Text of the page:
May 11, 2010

Light Show

From Shanghai to Hangzhou we traveled by bus. This took three hours including bathroom breaks.

It makes you wonder if Hangzhou really is worth the wait.

All I have to say is that it doesn't disappoint.

While Shanghai is more obviously modernized, Hangzhou is a larger but less densely populated province that, when you explore harder, is actually a home for the richest of the rich, but also the poorest of the poor. For every Hyundai or Toyota, there are two Maseratis or Ferraris. When you get a good job you're able to buy all sorts of expensive stuff, however the problem with Hangzhou's society is that income distribution is screwed up. A lesser job would still have people begging the streets for alms, because there really is no established middle class. There are no ilustrados; there's just filthy rich, and piss poor.

Our tour here consisted of sightseeing and boat riding. The beauty of Hangzhou somehow persists, as it has historically been a source of much inspiration for poets like Li Bai, as well as a vacation home for famous figures like Mao Zedong.

For dinner we went to a restaurant that was also presiding over an informal corporate party (boss's birthday it seems), and like any birthday party, there's gonna be a bit of singing all throughout.

All I have to say to that is: there's a reason why many famous Chinese singers come from Taiwan.

Afterwards we were slated to watch a huge play based on Hangzhou literature. The province is prominently featured for its affection for love stories, and the play is no different. Basically a bit Shakespearean, the play's a bit about a girl who dressed like a boy so she could be educated. She falls in love with another boy but boy is ignorant. When girl goes home, boy discovers her love but alas it was too late because mother arranged a marriage for her back home. The finer details I'm not quite sure, because the play was actually mostly silent and only driven by lights, music and body language.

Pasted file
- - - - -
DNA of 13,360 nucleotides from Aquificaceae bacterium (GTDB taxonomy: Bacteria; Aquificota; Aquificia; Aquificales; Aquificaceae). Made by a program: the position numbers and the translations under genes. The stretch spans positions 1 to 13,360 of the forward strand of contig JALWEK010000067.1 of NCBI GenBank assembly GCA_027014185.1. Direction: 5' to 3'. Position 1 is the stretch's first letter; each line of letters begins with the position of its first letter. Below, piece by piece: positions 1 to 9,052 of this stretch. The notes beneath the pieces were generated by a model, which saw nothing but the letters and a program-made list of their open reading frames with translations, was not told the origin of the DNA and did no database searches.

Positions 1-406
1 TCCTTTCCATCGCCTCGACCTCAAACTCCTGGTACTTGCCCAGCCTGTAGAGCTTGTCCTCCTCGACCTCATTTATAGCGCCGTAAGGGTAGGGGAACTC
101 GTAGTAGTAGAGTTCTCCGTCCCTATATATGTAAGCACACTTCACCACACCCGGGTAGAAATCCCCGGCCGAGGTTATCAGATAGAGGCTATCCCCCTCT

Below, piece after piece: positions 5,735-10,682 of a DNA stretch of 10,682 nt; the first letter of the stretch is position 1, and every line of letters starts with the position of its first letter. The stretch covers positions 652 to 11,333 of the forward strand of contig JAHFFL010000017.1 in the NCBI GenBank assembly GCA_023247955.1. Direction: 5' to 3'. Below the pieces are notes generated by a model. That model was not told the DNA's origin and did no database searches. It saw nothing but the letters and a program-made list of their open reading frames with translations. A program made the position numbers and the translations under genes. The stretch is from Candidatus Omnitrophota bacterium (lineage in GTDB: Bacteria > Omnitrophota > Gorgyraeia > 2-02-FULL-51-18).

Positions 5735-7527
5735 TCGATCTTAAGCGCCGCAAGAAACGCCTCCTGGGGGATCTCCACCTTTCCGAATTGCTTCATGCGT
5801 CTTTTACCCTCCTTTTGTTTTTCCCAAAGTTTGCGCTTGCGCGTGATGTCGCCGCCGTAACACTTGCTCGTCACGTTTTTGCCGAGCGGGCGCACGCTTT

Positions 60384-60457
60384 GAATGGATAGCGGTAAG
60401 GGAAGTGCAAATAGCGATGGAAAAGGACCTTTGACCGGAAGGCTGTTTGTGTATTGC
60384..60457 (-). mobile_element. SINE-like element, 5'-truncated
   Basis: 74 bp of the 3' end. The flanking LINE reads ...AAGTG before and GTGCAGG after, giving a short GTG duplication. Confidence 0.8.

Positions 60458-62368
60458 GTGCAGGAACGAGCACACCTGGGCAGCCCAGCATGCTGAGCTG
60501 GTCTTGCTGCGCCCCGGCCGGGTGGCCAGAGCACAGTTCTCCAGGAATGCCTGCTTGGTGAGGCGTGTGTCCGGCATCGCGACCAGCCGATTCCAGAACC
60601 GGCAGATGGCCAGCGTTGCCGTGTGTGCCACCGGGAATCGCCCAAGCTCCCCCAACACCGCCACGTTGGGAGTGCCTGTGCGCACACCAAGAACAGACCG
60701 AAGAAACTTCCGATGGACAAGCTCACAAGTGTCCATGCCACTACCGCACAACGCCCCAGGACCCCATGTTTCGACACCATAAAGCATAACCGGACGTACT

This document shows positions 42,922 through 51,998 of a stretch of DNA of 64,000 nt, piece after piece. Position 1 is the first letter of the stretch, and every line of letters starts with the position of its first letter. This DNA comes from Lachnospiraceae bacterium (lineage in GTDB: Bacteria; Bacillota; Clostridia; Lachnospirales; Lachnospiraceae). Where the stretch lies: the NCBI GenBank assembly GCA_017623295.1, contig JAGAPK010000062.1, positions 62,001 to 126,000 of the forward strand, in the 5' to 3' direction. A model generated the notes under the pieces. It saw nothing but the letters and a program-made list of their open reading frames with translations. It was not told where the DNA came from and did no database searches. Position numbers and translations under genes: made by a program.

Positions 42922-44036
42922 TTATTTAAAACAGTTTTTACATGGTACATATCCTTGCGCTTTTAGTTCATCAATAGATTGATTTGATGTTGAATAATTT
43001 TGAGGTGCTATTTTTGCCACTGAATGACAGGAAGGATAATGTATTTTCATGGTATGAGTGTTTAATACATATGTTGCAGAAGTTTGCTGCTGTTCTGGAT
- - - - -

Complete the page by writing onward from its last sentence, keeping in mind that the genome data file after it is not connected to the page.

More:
Directed by Zhang Yimu, the same dude who directed the always famous 2008 Olympic Opening Ceremony, the setup can be a bit hard to describe. The set is open, meaning the stage doesn't have a roof, and the backdrop relies on Hangzhou's famous Western Lake, with the trees in the background illuminated by differently colored lights.

Howls of amazement echoed unanimously as the first moment happened, with a guy in a white suit walking on water, trees being illuminated part by part, changing in color, the water pristinely reflecting every moment. Water effects, light effects, moving pagodas, it was an epic visual treat.

After that it was already 9 in the evening. Hotel time.

Without expectations we went to our room, and lo and behold a LG Scarlet HDTV welcomed us along with a surprisingly spacious room. Looks like this Landison Plaza Hotel is no joke, it's the real deal. How... swanky.

As Stephen Tobolowsky says, "a part of success that is underrated is the part when you live to see another sunrise". Well, if I'm gonna make it through to see a new day, might as well do it in style. Okay, maybe I murdered that quote's true meaning. You know what, I'm gonna stop now. Like, right... now.

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